Obviously the big talking point from FC Dallas vs Colorado Rapids is VAR and all the good and warts that come from it. We’ll touch on those later this week as there are no doubt, lots of hot takes and varied opinions on it. Just wanted to put that disclaimer out there before you start wondering why I’m not touching on it at all.
Where’s the Offense?
Dallas is now on a three game winless streak, their second longest of the season and have managed only one goal in the 240 minutes of action. “Finishing” has been a problem for this side with only Maximiliano Urruti finding the back of the net with any consistently this season. Roland Lamah has returned a decent clip of eight goals, but seven of those goals came in three matches. Michael Barrios has only netted two goals this season. And after a fast start of scoring three goals in the first nine games, Kellyn Acosta has cooled off and hasn’t scored since May 14th (though he’s missed a handful of games for international duty). Finally, Cristian Colman’s struggles have been well documented.
Is Dallas in trouble and if so, what do they need to do to fix this spell?
To be honest, nothing really.
I took out corners for this graphic just to show a clearer picture. Dallas generated an impressive 28 shots against the Rapids (a season high for FCD), putting eight on frame. Barring the heroics of two goal line clearances from Rapids defender Kortne Ford and at least a couple of Tim Howard-esque saves, Dallas surely would’ve found the back of the net.
Truth be told, Dallas has just been unlucky.
It would be far more problematic if Dallas failed to create chances or lacked any kind of variety to their chance creation. If you add the corners, that’s an additional four key passes to the chalkboard above. You can see from the numbers that the chance creation is coming from various players; Victor Ulloa, Barrios, Urruti, and Hernan Grana. It’s coming from crosses, from wing play, from patience and intricate passing, from turnovers, from countering with speed and now from corners.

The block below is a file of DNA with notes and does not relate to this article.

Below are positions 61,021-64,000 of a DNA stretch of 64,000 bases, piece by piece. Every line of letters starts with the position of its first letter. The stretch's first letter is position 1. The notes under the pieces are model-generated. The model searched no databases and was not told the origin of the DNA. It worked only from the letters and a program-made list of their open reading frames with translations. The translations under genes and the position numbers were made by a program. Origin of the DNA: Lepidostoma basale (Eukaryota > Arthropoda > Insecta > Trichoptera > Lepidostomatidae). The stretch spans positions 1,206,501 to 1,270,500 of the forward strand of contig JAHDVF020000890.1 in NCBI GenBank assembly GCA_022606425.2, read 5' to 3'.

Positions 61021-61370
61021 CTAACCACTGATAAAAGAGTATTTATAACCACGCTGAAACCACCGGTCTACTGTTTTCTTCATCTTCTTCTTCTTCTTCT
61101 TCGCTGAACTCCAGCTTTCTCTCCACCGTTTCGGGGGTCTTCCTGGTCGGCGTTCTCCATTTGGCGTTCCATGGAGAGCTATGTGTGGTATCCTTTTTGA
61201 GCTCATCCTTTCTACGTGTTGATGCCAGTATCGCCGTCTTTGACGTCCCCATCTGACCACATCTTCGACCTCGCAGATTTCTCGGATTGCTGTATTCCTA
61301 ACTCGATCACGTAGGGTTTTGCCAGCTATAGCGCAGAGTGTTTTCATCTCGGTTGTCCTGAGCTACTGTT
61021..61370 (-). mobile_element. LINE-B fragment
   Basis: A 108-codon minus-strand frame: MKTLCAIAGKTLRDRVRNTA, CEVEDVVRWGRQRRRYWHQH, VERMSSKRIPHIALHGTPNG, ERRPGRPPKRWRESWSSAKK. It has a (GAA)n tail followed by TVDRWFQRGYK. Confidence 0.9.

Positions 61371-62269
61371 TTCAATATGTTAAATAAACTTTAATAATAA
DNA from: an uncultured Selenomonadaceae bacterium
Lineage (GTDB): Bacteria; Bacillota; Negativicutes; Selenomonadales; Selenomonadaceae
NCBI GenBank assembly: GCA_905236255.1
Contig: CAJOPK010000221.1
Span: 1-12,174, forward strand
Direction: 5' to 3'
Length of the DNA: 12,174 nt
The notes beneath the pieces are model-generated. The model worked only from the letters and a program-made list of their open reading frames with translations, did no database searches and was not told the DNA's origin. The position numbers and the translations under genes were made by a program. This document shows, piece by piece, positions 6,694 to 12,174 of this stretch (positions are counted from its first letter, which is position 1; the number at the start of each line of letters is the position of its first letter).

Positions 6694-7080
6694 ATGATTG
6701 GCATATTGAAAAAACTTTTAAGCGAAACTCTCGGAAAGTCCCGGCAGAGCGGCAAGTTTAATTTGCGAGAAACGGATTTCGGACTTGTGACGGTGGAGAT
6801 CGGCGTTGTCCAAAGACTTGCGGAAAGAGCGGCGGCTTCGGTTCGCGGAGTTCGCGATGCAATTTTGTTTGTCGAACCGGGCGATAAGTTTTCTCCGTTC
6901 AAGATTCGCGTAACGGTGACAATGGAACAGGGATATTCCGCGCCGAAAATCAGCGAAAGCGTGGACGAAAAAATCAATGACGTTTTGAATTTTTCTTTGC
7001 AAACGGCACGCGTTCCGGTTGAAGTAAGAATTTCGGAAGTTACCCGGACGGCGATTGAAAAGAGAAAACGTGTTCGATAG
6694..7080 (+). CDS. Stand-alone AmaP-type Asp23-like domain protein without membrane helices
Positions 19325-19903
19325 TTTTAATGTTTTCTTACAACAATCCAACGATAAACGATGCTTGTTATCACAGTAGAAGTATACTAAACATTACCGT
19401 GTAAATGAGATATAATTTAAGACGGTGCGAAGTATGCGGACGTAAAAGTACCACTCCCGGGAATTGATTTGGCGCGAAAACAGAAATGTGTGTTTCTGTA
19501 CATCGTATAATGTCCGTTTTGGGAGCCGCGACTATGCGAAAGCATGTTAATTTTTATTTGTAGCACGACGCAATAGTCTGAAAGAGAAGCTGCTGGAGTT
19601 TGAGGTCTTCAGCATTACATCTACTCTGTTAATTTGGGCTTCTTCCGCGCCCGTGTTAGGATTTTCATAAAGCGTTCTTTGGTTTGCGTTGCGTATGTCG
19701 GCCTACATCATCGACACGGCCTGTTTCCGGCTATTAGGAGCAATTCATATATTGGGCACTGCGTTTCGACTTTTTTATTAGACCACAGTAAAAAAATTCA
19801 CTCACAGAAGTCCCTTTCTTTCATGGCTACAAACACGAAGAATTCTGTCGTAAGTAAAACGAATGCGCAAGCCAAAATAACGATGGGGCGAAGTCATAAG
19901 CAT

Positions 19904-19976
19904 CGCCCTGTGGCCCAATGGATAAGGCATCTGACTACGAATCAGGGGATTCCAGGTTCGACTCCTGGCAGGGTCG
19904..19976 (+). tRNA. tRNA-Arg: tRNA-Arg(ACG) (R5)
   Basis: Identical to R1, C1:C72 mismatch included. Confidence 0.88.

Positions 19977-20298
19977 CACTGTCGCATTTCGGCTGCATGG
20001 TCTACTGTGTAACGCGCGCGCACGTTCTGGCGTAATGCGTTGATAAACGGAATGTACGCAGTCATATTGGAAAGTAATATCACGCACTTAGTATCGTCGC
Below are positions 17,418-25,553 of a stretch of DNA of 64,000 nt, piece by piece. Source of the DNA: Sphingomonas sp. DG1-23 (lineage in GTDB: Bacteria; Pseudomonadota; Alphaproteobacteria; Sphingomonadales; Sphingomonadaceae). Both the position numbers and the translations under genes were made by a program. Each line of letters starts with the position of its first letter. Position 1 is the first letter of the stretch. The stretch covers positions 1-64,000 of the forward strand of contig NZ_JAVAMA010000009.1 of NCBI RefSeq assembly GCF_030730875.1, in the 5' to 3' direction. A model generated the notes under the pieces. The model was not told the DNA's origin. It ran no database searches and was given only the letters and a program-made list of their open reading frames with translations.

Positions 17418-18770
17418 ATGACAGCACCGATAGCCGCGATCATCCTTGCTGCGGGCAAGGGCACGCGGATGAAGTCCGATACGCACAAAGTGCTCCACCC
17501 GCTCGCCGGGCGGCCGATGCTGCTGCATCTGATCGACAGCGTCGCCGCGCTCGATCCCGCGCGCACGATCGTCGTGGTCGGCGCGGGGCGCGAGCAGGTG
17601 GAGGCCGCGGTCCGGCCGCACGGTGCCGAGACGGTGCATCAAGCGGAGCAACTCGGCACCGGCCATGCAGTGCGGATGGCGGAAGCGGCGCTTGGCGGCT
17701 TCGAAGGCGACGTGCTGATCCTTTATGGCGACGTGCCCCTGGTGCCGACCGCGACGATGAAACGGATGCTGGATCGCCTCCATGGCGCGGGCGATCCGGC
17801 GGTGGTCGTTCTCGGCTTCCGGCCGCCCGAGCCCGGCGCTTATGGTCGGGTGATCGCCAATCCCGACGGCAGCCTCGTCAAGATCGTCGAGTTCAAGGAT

I would be far more troubled if Dallas were held scoreless and only managed 5 shots on target. But because the chances are coming, the goals will too. (Remember we talked about this regarding Roland Lamah and Cristian Colman earlier this season.) The chances are there. The goals will come.
What’s the Deal with Acosta?
There were some observations last night that Acosta had been taken off set piece duty and were wondering why Victor Ulloa had taken over. Without asking Pareja, it’s hard to say. It could have been Acosta “wasn’t feeling it” or Ulloa had stepped it up in practice or it could’ve been a tactical shift to get Acosta (who is stronger in the air than Ulloa) closer to goal.
My hunch, which is based off Jack Rouse’ practice report, is that the team practiced with Ulloa taking set pieces this week to give Acosta a break. The results were incredibly promising:
As Jack reported on earlier this week, the focus for Dallas’ training was set pieces. This team was once devastating on set pieces (thanks to a free kick specialist in Michel) back in 2013 and 2014 but have moved away from relying on that for their goals as the delivery had become inconsistent. However, a good team doesn’t shy away from their weaknesses but works at limiting and improving them.
Ulloa delivered great service into the penalty area all evening, either finding his intended target or forcing a Rapids defender into a clearance. (The worst thing is over hitting the ball to where the defender doesn’t have to do anything.)
As long as Ulloa keeps delivering better service into the area, I wouldn’t read much into Acosta removed from set piece duty for now.
Speaking of Which
It’s certainly a good sign for Ulloa as he’s had a couple of rough outings and needed to show he still has a place on this team.
2 tackles, 3 interceptions, 3 clearances, 11 recoveries.
I’m an Ulloa truther, I think when it’s all said and done, he’ll go down as an FCD legend and be remembered in the same way Pareja was as a player. After two poor outings where his defensive rotations were too slow and he was caught ball watching too much, Ulloa played like the midfielder that we’ve expected from the heir apparent to Pareja’s #8.
Ulloa was quick off his blocks to win second balls and kept his positioning in tact. More performances like this will certainly make Pareja wonder if Ulloa should start more in place of Acosta or Gruezo moving forward.